SCOTT CRAWFORD: Oh sure. It's hard to watch it and not want to change little things. But for the most part I'm pretty pleased with it. I would've liked to included a few more voices that just weren't available for whatever reason. The lack of strong live footage for the early part of the decade was also challenging, but it's also a reflection of the technology of the time.

Glenn, kenixfan: What seemed monolithic at the time, seems more multifaceted and diverse now. Salad Days may concern itself primarily with D.C. hardcore, especially Dischord bands, but within that, there was a lot of variety, as the film shows. Did you feel the need as a fan to highlight certain bands, or draw attention to others that may have been neglected in the wake of the success of Fugazi, for example?

SCOTT CRAWFORD: I wanted to show a broad range of people and music, but it's hard to not have you favorites as well. There was so much powerful music that came out of that decade. Having said that, I wish I would've had more No Trend material to work with. I always liked them and Jeff No Trend's no bullshit approach was always kind of refreshing.

Glenn, kenixfan: In one of the deleted interview clips, Nicole Thomas of Fire Party makes a point about how people in that era were simultaneously moving among different circles and things weren't entirely as monolithic as they may have seemed to some of us. So what were you listening to back then that *wasn't* part of D.C. hardcore, or a Dischord act?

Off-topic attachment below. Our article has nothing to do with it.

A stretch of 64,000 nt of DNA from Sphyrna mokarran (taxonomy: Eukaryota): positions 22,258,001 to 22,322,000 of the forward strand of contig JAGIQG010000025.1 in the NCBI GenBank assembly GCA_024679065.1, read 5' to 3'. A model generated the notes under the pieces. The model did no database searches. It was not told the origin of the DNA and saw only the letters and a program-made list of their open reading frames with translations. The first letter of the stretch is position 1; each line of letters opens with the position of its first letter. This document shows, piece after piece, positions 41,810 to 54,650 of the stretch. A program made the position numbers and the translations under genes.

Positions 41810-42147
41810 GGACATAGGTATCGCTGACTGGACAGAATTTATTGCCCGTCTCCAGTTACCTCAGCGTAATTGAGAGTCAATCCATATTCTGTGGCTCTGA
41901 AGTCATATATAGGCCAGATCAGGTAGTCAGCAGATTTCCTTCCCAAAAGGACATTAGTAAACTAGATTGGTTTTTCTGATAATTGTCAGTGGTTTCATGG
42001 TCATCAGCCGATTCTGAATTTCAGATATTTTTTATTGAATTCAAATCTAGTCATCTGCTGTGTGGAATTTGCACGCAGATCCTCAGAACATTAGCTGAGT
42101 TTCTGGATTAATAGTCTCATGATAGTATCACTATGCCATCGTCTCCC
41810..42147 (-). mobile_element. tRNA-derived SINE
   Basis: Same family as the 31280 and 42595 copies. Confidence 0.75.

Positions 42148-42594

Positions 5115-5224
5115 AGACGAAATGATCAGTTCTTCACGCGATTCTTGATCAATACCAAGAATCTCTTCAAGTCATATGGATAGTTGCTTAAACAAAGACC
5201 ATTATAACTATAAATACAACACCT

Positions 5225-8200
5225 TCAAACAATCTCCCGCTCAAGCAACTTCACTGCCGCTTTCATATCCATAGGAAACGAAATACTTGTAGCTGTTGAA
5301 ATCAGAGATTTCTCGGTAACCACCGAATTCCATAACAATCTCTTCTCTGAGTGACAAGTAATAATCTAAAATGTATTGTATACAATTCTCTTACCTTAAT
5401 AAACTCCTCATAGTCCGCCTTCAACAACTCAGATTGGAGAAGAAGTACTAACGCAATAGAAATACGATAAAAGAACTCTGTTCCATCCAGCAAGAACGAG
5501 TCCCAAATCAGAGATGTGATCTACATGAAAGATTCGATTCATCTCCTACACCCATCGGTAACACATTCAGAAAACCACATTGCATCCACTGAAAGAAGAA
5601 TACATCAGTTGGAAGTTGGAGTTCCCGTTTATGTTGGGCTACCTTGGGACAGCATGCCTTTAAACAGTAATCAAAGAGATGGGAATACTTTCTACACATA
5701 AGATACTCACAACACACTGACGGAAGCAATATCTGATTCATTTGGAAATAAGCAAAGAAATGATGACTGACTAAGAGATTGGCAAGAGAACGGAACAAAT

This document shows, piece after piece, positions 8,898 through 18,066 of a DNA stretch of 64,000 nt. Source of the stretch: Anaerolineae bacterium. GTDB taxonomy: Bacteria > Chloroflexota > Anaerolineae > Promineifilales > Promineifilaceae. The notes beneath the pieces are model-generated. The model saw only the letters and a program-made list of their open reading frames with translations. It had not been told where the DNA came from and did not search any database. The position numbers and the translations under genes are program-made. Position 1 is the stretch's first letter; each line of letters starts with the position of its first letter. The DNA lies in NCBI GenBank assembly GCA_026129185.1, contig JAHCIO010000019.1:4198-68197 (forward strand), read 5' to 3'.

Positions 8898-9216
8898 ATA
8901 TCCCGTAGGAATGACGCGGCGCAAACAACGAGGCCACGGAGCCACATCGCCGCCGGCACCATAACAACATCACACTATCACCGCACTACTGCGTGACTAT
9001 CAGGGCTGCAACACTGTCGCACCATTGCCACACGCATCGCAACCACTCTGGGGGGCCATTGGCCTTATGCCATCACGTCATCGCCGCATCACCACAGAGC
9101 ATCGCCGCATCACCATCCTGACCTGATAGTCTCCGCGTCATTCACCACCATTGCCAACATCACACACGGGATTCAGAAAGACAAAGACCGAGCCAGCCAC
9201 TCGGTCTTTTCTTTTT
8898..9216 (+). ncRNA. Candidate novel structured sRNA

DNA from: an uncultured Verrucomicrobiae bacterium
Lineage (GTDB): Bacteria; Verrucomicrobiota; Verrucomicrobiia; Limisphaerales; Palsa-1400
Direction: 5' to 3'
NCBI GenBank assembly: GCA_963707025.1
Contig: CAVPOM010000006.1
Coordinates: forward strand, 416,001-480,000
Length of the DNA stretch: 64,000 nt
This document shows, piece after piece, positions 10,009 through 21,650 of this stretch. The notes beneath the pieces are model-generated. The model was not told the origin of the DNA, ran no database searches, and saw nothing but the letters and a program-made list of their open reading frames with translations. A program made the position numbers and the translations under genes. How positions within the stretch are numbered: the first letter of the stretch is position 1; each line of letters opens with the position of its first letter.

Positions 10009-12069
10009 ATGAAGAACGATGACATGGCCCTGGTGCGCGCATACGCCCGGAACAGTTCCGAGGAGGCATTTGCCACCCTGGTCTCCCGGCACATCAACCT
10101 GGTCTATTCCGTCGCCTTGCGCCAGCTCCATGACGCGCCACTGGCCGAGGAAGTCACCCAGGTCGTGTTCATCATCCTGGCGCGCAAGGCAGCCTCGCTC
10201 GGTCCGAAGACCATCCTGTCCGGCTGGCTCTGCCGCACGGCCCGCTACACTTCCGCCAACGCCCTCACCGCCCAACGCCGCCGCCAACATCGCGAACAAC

SCOTT CRAWFORD: I remember liking a lot of the SST stuff (Husker Du, Minutemen, Descendents, etc.) at the time. Bands like Naked Raygun, Big Black, Articles of Faith, Big Boys, Replacements, Squirrel Bait were in heavy rotation in the mid-80s. I was exposed to a lot just being a pest at the local record stores and hearing what they were into. I discovered a lot of the Brit-stuff that was happening by hanging out at Y&T [Skipp Groff's legendary Yesterday and Today record store in Rockville, Maryland] and listening to bands like Chameleons UK, Felt, The Mission, etc.


Brian Baker of Minor Threat, Bad Religion, and loads of other bands...

Glenn, kenixfan: Brian "Later, Nerds" Baker seems to be the antihero of Salad Days, articulating some points of view that gently puncture the Dischord mythos. And I can recall "back in the day" a certain cynical line of thinking that said, "If Fugazi are so good, why don't they sign to a major label?" But, when watching Salad Days, one doesn't get the sense that that was ever the point for Ian MacKaye. The film is really about celebrating people in a scene doing things their way, whether it was under the Straight Edge banner or not. Looking back now, how does that major label/indie label schism seem to you? The inclusion of other local labels like Teenbeat and Simple Machines in the film adds to the idea that D.C. hardcore is really about DIY more than it is about hardcore punk, on some level.